Moscow: Selkhozgiz, 1930.  pp + 4 pp. of instruction. 21,7x14,7 cm. 1 of 75000 copies printed. Original illustrated publisher’s wrappers. Fine condition.
The interesting and unknown to scholars example of the book constructivism ‘in action’ as applied to the usual advertising brochure for the subscribers of the agricultural magazines.
According to the principles of LEF, the art in the 1920s became the function of life, the function that was there to transform the viewer/receiver and influence him directly. The whole idea of productive arts corresponded with this - as the art had to be applied for the good of the individual and the society in general. That’s why Rodchenko and Klutsis in the 1920s have taken their productive ideas to posters and advertising to connect with the masses of the audience.
Because of the short life of constructivism in Soviet art, especially in book art, there’s this idea that in the printed form constructivism never managed to reach the mass public, that it was supposed to reach by design - most of the iconic constructivist books have been either collections of poetry (like ‘For The Voice’) or official photo-books, in both these examples the print-runs were low and the art never reached the proletarian or the worker himself.
However, there were different type of constructivist books: the ones we know little to nothing up to this day, because despite the substantial print-runs, they often didn’t survive to this day because of the ephemeral nature of these publications and the fact that their readers never cared for them at all and the books were bound to be thrown (or even smoked) away.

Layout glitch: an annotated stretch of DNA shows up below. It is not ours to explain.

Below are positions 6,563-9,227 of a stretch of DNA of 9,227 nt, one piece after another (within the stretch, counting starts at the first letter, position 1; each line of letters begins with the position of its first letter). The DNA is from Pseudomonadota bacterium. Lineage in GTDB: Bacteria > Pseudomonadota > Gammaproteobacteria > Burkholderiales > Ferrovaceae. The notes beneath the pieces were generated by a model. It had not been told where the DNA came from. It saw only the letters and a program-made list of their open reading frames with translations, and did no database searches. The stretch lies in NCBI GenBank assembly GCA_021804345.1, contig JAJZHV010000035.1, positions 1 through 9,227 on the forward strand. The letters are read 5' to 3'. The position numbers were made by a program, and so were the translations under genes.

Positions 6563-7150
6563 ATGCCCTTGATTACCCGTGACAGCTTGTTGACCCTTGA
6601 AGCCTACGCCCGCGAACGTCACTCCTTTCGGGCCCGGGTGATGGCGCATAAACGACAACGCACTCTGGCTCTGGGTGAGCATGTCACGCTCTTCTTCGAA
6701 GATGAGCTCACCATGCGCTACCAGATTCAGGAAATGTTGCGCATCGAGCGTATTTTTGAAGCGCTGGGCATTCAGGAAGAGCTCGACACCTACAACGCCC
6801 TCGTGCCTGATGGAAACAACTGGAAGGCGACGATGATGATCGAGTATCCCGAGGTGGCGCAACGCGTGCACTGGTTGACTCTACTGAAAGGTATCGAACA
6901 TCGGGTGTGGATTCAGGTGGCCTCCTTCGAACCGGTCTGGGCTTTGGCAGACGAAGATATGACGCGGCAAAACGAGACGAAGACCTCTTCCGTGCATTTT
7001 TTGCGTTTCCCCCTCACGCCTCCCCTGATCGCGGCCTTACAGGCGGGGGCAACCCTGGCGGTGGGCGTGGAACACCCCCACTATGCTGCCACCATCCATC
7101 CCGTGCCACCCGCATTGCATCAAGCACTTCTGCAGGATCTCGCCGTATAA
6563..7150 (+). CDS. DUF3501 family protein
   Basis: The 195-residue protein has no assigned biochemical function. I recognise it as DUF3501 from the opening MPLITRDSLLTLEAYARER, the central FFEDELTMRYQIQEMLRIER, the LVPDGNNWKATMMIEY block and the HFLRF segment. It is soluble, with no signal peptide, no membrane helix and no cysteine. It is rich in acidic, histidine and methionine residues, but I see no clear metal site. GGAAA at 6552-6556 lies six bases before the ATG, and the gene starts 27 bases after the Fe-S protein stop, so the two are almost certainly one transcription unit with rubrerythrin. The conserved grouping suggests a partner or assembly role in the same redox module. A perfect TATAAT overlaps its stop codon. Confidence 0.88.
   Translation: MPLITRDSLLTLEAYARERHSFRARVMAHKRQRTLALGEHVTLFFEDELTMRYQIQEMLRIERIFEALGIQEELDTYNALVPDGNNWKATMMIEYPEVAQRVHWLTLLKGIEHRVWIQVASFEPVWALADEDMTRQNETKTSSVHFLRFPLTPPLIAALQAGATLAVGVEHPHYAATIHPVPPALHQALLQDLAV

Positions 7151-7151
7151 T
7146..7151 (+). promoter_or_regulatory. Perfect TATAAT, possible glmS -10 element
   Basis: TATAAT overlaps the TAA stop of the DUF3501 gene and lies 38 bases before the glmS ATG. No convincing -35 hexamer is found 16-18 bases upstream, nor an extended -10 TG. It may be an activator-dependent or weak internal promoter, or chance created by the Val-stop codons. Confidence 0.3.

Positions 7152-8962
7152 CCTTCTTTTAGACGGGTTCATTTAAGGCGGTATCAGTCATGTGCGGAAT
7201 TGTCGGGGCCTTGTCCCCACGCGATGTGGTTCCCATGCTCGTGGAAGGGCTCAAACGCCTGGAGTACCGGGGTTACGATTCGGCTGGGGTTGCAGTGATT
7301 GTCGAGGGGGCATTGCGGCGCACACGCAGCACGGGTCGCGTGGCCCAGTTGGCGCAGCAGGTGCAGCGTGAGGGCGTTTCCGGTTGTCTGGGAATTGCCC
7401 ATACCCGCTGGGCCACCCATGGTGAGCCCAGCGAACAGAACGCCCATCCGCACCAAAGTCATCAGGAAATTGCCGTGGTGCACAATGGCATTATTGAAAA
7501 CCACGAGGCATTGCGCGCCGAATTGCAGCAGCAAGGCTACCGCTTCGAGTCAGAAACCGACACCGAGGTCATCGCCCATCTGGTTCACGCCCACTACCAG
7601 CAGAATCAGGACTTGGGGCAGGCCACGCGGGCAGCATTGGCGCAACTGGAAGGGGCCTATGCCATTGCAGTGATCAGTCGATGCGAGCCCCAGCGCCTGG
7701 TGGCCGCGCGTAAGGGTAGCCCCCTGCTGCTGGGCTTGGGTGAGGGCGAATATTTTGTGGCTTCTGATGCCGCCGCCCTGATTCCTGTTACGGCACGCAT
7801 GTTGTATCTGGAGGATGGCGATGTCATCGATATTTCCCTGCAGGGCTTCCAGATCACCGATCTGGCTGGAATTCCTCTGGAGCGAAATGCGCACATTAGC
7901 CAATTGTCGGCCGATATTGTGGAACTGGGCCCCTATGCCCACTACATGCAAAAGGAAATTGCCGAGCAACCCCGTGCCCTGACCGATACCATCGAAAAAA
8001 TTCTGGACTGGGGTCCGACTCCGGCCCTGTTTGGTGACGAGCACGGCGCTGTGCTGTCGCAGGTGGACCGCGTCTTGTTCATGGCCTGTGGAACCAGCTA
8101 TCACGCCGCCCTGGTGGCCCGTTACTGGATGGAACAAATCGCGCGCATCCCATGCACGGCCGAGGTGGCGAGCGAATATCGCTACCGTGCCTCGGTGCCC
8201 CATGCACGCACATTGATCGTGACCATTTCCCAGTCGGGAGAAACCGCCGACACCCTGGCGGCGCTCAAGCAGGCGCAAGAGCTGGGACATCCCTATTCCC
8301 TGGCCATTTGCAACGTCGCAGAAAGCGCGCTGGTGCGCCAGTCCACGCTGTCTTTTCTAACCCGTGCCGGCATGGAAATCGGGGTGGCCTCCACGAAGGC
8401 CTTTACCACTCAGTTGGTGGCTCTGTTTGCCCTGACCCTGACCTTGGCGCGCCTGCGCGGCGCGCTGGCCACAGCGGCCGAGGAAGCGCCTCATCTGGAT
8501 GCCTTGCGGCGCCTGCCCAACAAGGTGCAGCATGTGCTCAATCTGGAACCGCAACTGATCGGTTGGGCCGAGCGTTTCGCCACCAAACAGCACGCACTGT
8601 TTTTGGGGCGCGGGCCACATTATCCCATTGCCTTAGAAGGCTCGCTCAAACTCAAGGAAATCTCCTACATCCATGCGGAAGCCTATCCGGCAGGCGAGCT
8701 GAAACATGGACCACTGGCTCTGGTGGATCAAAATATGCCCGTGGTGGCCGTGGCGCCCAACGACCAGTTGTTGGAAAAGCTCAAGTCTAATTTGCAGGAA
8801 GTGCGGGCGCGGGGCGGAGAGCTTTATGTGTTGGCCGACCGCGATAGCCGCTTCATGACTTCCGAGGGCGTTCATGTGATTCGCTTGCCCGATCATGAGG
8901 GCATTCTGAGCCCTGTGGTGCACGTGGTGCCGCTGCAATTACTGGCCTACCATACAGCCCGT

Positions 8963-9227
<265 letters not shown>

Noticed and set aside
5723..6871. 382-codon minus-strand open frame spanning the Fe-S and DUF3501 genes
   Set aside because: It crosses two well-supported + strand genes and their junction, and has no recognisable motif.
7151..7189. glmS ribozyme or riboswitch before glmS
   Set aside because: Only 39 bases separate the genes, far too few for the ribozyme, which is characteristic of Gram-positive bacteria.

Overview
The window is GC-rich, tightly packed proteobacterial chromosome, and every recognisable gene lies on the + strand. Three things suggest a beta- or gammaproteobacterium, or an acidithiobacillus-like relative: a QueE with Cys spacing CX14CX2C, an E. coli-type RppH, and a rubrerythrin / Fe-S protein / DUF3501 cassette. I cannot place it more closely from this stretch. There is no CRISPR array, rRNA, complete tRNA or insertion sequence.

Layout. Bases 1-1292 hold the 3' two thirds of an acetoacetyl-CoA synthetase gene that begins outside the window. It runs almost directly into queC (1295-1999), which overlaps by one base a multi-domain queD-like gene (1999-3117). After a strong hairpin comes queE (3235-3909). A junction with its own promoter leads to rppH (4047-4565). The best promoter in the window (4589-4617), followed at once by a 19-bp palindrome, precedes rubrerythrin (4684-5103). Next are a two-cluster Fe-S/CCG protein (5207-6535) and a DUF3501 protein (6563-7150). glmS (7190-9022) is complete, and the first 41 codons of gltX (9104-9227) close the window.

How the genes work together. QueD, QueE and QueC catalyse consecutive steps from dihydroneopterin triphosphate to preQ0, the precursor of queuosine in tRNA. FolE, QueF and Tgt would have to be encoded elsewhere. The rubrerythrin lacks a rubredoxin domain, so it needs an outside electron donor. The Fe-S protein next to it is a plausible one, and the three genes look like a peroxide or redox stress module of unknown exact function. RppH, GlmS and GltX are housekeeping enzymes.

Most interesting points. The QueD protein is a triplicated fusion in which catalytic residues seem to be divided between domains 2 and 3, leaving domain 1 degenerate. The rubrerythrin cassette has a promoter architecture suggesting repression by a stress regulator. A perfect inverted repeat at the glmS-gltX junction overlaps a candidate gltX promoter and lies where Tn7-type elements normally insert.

This brochure was designed by Mikhail Bulanov (1894-1965), a famous Soviet artist and designer, known for his work for ROSTA posters, Mosselprom, the Moscow Circus, and many other companies. He stood at the origins of the Soviet art of advertising.
Bulanov is best-known as a poster designer in 1920s, his posters advertising the goods of New Economic Policy are widely known, while also at the same time he has designed a lot of shop windows in Moscow in 1930s. Of those we have little documentation remaining.
We could presume that by designing this brochure Bulanov was left without his usual visual components like images, figures of people and goods advertised and at his disposal were only the fonts, typographical elements and composition of the text on the page. Voluntarily or involuntarily he was left with only constructivist toolbox (according to Alexei Gan, the book designer doesn’t need illustrations and could find all he needs within the typography itself)
Without a single illustration in this brochure, Bulanov has created unique designs for each periodical advertised. Selkhozgiz was the leading publisher of agricultural media at the time and all 13 magazines that the publisher was producing are represented in Bulanov’s catalogue.
Using job printing, variation of fonts, geometrical elements in the layout, Bulanov managed to create a new look for such periodicals as ’Sad I Ogorod’, ‘Novaya Derevnia’, ‘Vestnik krolikovodstva’ etc. One last page is dedicated to ‘Selkhozgiz’ itself with one of the most neat examples of constructivist layouts imaginable.
The brochure is accompanied by the 4 page leaflet on the rules of distribution of the editions.
In the late 1930s, when the fight against formalism in art made such printed experiments impossible, Bulanov moved to circus design in Moscow and Chelyabinsk, but also worked in street advertising design throughout his life.
Not in the Worldcat.